10 Radio Campaigns that Need to Die
Good ideas are usually only good for a limited amount of time. Once everyone else catches on, they tend to circle the drain. It’s a shame. But, it does teach us to stay on our toes. This week, I’m calling attention to campaigns that are on their last legs, as well as a few that died long ago, but still roam the airwaves. These commercials may have been good at one point in time, but overuse has turned them into brittle piles of obvious crud. I’m really sorry if this list features something that you’re currently running. If it does, please just consider this to be your intervention. I want to help you get better. Ok, so let’s begin (in no particular order...)
- Employee Pricing – Car dealerships have been using this doozy for a while now. In the beginning, it sounded like it might be a cool new offer. But, when every other auto maker decided to jump on the bandwagon, the deal went sour. A deal needs to sound special to be captivating. This one has been beaten to death, dug up, and beaten again. I realize that these deals are passed to dealerships by the brand mothership, but that doesn’t make them suck any less. They need to be cremated.
- The Announcer/Producer Conversation Ad – In these ads, we get to be taken into the recording booth where the commercial is being mixed. A zany, foolish announcer will mess up the read while a level-headed director/producer corrects him. Like most of the ads on this list, the idea did hold some merit at one point. Years of overuse mean we should lock this one up in the “Disney Vault” as well.
- Talking Inanimate Objects – “Hello, this is your [car/house/floor/mop/garage/toilet] talking...” These ads will never go away, but they get less effective every time somebody picks up the idea. There’s definitely more life in this campaign, and there are ways around making them predictable, but in general, the idea is overused.
- Superhero – I know superheroes have been all the rage in the box office for the last decade or so, but they are definitely losing steam. I’m not quite as strongly opposed to these campaigns as some of the others, but they are becoming one of my kryptonites.
- Game Show – This idea was on its last legs before I was born. But, it still lives on today. Game Show ads are the cockroach of the advertising campaign world. They’ll be airing long after we’re all dead.
- We are severely overstocked!!!! – No you’re not. Pipe down. Nobody wants to hear it anymore.
- What’s Your ______? & This is My _________ - These have reproduced like bunnies. I bet you can’t go a day without seeing/hearing one. These ads describe the advertiser’s product by asking you “What’s Your (product name?) For example, if I had a sandwich shop named “McHenrys” we’d make an ad that says “What’s your McHenry?” Ultimately, some fake person responds with “My McHenry is made with tomatoes and chicken & blah blah blah. This was a very good idea before it spawned so many illegitimate offspring. Now, it’s becoming just another cliché.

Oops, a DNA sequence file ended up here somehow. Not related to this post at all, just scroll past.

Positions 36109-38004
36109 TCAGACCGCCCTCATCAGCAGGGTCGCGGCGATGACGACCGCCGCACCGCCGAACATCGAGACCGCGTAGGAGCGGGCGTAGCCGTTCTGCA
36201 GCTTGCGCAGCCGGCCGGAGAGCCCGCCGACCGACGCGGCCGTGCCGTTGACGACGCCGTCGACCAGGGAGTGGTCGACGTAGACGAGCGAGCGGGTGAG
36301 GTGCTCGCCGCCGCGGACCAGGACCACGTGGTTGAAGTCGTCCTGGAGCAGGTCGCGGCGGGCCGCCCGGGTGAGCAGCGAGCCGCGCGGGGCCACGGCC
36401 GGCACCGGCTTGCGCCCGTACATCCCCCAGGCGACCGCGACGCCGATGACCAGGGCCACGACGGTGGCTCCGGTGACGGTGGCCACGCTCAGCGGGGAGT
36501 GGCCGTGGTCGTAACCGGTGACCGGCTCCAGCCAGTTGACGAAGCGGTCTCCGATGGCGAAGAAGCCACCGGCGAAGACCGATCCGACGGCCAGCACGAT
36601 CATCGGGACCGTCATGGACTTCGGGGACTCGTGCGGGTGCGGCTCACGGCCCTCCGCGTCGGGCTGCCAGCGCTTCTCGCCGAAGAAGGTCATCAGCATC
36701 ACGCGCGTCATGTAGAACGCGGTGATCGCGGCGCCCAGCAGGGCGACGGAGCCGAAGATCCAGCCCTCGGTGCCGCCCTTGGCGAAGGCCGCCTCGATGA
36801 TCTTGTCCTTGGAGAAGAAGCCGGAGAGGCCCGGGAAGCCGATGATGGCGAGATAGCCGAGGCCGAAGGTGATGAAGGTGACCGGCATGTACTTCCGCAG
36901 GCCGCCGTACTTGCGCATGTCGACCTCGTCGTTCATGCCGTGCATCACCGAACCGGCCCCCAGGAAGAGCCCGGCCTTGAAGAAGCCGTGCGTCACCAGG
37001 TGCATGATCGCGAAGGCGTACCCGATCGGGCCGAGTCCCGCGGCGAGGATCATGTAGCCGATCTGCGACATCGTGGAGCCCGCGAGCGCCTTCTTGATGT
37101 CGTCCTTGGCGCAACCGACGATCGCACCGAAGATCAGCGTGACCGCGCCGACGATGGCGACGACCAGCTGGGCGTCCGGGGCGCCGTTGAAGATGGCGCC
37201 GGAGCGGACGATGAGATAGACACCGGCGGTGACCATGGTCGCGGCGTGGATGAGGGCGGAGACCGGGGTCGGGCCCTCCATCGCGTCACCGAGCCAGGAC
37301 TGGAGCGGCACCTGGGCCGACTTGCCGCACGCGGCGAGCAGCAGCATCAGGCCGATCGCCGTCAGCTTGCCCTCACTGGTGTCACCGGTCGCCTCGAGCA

- Auditions – “We’re taking auditions for our new spokesperson.” After that, we watch weirdos act weird. Everyone listening knows what to expect, and that’s exactly why this campaign needs to go to the elephant graveyard.
- Stupid husband/Smart Wife – It’s just too easy, but it happens all the time. One character is the oafish husband who can’t do anything right. The other is the clever wife who keeps everything together. At some point we mention a product.
- Spoofs of Other Ads - “He’s the most interesting man in ______.” Yes you like that famous ad campaign. But, when you imitate it, you’re not making a commercial for yourself, you’re empowering the other businesses brand. There are so many great unused ideas out there. Make sure you get behind one that works with your business. That’s all that really matters.
Not everyone will like this addition, but I have one more to watch out for in 2012.
- Ridiculous ads – I’m referring to the Old spice/Dairy Queen style ads. They are fantastic and the style is worth emulating. But, I think the ship is beginning to sale. Every time a new business airs a campaign in the same style, the idea becomes weaker. It’s not the ideas fault. It’s the frequency. Eventually the advertising world reaches its saturation point for the style. I just want to warn everyone that this technique may be about to reach its boiling point. Handle it with caution.
I don’t mean for this list to be negative. Most of these advertising campaigns are/were fantastic. Their undoing is absolutely caused by overuse. I promise you there is no end to the creative well. Keep looking for new ways to get your product out there. You can absolutely begin something that is new and interesting. Emulating campaigns like these is dangerous, because they become less effective with every company that adopts the brand. Don’t get caught with your pants down when the tide goes out.